Tapping Into the Communities We Serve
Note: This post is an excerpt from an article posted last month at North Carolina State University's Philanthropy Journal and is published here with permission.
When I joined the Robins Foundation in 2014 – which aims to advance the greater Richmond community through strategic partnerships, collaborations and education – the role of director of inclusion and community impact didn’t exist. As the foundation became proactive in the region, our role evolved in responding to our partners’ needs.
In 2017, my position was created to address fairness and equitable access to quality resources. We have a strong interest in investing in programs that enrich whole families and whole neighborhoods, with a particular interest in children and their academic opportunities and success. We have three main principals – partnership, innovation and fairness. It became clear that to achieve this, we needed to take a more intentional approach toward equity and inclusion. One of the ways we do this is by embracing the idea that communities know what they need.
Here’s an example of how this has worked within our foundation. Each year, we hold a $500,000 Community Innovation Grant (CIG) competition. Organizations from all over the Richmond region apply for the grant and propose actionable solutions that have a meaningful and measurable impact. The proposals address complex issues that our region has been wrestling with for generations, including trauma-informed care, the school-to-prison pipeline, housing instability, education, workforce development and health.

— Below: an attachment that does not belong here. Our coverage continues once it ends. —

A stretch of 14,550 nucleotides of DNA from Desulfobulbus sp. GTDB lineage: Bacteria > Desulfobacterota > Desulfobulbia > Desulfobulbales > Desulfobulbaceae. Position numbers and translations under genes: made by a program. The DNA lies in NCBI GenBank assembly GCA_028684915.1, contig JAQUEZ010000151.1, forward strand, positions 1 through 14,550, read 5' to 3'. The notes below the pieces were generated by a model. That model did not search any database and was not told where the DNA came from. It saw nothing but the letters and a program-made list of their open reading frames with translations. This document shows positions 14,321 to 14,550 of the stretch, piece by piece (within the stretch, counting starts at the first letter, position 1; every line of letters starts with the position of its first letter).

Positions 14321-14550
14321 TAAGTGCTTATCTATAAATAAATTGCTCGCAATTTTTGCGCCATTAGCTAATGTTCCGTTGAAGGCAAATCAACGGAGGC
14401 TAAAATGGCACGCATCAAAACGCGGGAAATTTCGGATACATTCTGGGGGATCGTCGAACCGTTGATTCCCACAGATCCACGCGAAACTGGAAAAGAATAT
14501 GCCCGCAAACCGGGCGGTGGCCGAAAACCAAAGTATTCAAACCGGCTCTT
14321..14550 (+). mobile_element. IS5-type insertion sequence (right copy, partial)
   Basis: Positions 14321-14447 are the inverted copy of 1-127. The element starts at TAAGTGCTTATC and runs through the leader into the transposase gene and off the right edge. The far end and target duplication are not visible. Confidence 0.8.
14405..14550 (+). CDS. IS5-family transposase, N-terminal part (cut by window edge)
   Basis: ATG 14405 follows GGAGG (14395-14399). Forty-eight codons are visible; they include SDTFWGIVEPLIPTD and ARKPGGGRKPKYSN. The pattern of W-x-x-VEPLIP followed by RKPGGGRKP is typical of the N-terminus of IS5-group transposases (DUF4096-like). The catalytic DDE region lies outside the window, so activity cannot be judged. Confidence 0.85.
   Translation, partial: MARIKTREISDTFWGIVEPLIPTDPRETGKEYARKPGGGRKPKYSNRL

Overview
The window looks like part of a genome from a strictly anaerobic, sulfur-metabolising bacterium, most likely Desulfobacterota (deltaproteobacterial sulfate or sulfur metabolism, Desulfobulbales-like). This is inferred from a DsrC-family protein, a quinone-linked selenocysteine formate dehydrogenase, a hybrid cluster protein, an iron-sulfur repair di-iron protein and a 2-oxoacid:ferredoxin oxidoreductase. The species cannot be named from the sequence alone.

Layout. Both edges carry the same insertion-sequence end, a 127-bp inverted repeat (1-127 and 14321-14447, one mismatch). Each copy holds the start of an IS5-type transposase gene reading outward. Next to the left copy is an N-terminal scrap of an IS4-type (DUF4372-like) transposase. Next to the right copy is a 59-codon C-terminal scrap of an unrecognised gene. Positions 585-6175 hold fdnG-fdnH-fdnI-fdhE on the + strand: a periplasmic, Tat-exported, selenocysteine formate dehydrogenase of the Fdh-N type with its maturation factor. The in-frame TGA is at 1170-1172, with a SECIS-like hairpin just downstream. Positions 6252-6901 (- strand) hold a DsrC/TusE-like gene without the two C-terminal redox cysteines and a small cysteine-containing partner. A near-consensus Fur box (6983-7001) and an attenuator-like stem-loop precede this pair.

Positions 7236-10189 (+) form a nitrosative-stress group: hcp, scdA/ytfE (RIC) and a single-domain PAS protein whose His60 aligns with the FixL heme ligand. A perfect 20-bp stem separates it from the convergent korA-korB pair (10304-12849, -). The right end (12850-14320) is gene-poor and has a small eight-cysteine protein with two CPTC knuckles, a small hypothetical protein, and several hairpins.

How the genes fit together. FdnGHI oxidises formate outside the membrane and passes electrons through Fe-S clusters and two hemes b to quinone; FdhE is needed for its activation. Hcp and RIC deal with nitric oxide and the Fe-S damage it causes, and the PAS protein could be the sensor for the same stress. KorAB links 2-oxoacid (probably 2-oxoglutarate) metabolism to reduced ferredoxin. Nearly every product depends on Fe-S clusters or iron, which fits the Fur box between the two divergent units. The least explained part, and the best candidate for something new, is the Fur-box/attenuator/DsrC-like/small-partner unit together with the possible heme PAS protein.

Philanthropic Networks Have a Powerful Role to Play in Advancing Equity
Author: David Maurrasse
Racial inequities have persisted over generations. Social movements have challenged structural racism and encouraged the societal and policy changes required to alter various dimensions of deep-seated inequities. Whatever progress has transpired over the last several decades, recent developments have reminded us of the depth and breadth of contemporary racism. From incidents of police brutality, to the continued criminalization of people of color, to the normalizing of anti-immigrant sentiments and white supremacist thinking that were exacerbated during the 2016 elections, we have received many reminders how much work is to be done. And it is difficult to grapple with, what feels much more like movement backward in an area where so many had hoped we were on a faster track to progress with the election of Barack Obama in 2008.
In this context, conversations about race and racial equity and DEI (Diversity, Equity, and Inclusion) have increased in the field of philanthropy. As philanthropic contributions are often designated to address many of the issues (education, health, etc.) in which racial disparities are highly apparent, it is no wonder more voices inside and outside of the field are wondering about the role of foundations in advancing racial equity. While there is much to be done in society at large, there is also a great deal of work required if philanthropy is going to become a reliable catalyst toward racial equity and inclusion.